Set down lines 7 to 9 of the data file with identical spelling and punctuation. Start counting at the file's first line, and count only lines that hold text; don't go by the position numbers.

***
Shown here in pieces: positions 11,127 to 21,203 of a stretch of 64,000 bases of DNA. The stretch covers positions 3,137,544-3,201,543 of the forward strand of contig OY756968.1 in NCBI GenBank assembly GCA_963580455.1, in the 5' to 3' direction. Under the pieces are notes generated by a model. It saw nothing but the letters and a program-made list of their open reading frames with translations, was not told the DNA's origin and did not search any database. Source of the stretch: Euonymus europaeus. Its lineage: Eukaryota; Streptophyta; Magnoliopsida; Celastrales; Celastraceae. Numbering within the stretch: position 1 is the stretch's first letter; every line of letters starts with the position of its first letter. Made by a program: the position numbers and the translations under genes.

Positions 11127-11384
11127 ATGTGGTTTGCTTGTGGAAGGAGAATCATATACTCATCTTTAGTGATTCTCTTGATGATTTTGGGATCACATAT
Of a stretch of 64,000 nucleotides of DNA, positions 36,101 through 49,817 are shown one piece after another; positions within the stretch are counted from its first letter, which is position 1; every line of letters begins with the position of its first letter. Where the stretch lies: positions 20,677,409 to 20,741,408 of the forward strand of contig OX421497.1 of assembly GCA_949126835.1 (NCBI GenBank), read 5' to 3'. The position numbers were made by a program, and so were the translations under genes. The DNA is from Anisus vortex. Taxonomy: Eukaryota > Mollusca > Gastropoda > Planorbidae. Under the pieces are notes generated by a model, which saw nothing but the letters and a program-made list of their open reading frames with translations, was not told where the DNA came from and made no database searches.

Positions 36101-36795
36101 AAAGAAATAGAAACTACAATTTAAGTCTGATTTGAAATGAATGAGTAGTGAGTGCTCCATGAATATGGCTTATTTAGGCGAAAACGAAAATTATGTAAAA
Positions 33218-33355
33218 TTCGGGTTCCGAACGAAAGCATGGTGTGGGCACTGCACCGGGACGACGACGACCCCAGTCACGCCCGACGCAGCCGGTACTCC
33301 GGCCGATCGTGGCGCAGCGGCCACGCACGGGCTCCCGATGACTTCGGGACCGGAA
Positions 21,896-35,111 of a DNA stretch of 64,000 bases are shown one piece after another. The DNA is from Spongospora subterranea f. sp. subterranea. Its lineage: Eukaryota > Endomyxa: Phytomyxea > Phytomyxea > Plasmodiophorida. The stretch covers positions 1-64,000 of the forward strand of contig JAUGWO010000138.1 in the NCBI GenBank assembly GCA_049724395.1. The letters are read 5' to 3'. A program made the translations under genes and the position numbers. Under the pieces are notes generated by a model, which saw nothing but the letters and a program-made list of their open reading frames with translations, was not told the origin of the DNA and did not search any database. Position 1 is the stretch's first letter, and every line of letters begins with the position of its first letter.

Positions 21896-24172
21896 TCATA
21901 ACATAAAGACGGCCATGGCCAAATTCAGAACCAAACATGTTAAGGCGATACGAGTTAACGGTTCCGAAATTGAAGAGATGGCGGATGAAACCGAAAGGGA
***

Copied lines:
Positions 33218-33355
33218 TTCGGGTTCCGAACGAAAGCATGGTGTGGGCACTGCACCGGGACGACGACGACCCCAGTCACGCCCGACGCAGCCGGTACTCC
33301 GGCCGATCGTGGCGCAGCGGCCACGCACGGGCTCCCGATGACTTCGGGACCGGAA